MN Kalima-Munalula, Y Ahmed, B Vwalika
Objectives: The objective of this study was to investigate and determine the factors associated with infertility in women attending the gynaecology clinic at the University Teaching Hospital (UTH) in Lusaka, Zambia.
Methods: Using an unmatched case-control study design, women attending the gynaecology clinic for infertility were enrolled. Controls were randomly selected from women in the labour ward. An investigator-administered questionnaire was used to collect data. Bivariable analysis was used to determine association between infertility and demographic and previous gynaecological history. Odds ratios were used to determine statistical significance. Associations with a p<0.05 were further analysed by multivariable logistic regression.
Results: One hundred and thirty women were selected as cases and 260 were selected as controls. Overall, primary infertility was found to be affecting 50/130 (38.4 percent) of the women while secondary infertility was found in 80/130 (61.5 percent). In bivariate analyses, the following variables were statistically significant at the 95% CI level: age group (20-29y OR 2.39; 30-39y OR 8.42); marital status (married OR 1.16; single OR 0.017); partner’s consumption of alcohol (OR 2.80); frequency of menses (irregular OR 2.27; regular 3.81); whether they’d ever been pregnant (never been OR 151) having had an manual vacuum aspiration (MVA) (OR 0.24); having had a pelvic infection or operation (OR 0.18). In multivariable logistic regression analysis, five factors were independent and statistically significant correlates of infertility: age at menarche, frequency of menses, having a pelvic procedure done, and having an MVA done.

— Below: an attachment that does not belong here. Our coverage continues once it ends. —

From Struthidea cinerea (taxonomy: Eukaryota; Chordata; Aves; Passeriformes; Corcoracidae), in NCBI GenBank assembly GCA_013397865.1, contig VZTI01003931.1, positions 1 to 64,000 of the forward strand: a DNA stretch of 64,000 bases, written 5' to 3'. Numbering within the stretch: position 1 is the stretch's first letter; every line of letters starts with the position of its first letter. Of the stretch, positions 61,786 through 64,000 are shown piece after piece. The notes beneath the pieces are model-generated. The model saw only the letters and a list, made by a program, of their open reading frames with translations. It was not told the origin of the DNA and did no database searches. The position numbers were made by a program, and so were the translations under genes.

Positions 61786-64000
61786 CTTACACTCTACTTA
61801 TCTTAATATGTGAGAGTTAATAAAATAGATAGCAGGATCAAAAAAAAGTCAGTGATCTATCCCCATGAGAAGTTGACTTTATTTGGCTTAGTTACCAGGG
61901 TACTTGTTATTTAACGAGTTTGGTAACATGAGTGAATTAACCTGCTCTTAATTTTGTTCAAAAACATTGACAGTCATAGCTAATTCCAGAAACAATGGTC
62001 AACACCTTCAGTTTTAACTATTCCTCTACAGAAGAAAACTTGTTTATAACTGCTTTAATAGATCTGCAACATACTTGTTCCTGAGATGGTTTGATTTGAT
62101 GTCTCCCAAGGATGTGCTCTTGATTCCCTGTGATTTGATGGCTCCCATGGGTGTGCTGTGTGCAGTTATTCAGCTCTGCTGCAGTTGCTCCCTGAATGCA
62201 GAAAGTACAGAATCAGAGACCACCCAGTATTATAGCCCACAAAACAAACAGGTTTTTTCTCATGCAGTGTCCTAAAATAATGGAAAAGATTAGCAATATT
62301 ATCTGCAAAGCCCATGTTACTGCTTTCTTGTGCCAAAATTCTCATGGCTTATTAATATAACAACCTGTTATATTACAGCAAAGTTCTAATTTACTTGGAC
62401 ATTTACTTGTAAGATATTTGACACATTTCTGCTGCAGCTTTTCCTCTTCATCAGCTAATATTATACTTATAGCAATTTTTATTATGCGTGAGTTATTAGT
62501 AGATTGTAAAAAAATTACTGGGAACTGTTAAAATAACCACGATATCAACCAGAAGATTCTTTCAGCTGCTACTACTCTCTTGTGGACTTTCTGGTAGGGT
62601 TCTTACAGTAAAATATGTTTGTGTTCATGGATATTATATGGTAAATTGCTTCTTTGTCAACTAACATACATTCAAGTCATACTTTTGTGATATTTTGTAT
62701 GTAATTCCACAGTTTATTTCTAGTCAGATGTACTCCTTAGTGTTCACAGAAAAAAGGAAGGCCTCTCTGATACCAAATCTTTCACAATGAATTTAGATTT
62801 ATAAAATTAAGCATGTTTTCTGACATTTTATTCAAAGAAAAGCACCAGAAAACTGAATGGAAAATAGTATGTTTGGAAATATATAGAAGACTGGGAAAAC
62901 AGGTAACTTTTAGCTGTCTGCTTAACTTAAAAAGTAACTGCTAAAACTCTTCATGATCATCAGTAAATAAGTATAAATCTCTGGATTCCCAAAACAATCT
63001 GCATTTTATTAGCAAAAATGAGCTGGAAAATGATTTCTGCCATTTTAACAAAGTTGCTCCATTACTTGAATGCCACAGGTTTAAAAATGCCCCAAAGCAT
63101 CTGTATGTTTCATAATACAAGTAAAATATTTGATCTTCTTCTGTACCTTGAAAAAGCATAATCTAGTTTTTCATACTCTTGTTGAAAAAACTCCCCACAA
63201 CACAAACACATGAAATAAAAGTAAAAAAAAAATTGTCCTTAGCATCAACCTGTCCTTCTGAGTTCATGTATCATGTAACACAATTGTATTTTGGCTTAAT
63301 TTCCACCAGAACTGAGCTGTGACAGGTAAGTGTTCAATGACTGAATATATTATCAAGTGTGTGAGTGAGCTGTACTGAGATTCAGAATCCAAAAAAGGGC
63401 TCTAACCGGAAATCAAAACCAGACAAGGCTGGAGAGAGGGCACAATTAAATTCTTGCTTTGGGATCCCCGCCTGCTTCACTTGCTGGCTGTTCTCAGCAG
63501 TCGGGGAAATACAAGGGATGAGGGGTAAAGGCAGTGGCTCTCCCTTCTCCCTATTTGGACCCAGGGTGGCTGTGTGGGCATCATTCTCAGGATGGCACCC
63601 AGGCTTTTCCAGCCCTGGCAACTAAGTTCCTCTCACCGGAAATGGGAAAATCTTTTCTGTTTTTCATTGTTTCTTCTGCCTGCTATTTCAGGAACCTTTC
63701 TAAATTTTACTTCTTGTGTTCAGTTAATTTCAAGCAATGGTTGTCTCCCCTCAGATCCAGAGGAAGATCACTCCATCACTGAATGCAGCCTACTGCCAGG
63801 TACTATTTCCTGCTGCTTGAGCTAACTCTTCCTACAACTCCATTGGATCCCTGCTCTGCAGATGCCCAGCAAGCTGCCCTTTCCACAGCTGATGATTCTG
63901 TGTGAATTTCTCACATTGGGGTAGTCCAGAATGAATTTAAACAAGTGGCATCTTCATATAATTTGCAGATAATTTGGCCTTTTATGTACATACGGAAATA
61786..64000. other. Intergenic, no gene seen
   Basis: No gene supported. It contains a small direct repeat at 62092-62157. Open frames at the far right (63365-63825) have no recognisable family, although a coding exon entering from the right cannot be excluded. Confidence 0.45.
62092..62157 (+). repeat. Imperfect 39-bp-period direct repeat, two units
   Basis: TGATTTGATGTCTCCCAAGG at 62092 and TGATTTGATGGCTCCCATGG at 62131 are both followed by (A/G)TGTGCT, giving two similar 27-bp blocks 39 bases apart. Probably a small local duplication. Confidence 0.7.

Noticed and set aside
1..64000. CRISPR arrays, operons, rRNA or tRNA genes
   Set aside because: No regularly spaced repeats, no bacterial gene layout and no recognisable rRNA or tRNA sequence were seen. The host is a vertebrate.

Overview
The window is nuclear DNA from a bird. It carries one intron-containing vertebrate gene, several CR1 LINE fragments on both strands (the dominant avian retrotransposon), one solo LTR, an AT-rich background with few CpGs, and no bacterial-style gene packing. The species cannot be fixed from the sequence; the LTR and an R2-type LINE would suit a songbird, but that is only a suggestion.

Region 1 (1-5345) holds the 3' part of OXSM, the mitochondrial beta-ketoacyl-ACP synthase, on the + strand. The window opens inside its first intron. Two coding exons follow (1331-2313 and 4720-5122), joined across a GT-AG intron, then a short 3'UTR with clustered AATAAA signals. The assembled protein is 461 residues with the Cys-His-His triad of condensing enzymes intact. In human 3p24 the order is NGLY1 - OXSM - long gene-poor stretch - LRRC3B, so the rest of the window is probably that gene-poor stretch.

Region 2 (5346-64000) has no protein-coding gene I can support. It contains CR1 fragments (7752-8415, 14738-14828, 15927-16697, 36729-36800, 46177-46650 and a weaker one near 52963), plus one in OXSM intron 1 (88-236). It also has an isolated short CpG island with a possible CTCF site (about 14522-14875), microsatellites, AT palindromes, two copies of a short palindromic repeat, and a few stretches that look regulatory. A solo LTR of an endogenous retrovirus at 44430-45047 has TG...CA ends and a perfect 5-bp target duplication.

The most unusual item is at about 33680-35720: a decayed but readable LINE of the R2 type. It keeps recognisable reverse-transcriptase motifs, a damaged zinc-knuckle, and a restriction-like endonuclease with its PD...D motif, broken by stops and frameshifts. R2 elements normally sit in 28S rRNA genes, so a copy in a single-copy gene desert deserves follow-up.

Conclusion: The problem of primary infertility at UTH was similar to that reported in other sub-Saharan countries. Secondary infertility was more prevalent than primary infertility. Infertility was found to be most prevalent among women aged 30-39 years. Of the factors studied, having had a pelvic procedure or an MVA was significantly related to being infertile. The most commonly ordered investigations were hormonal, HSG, USS and semenalysis.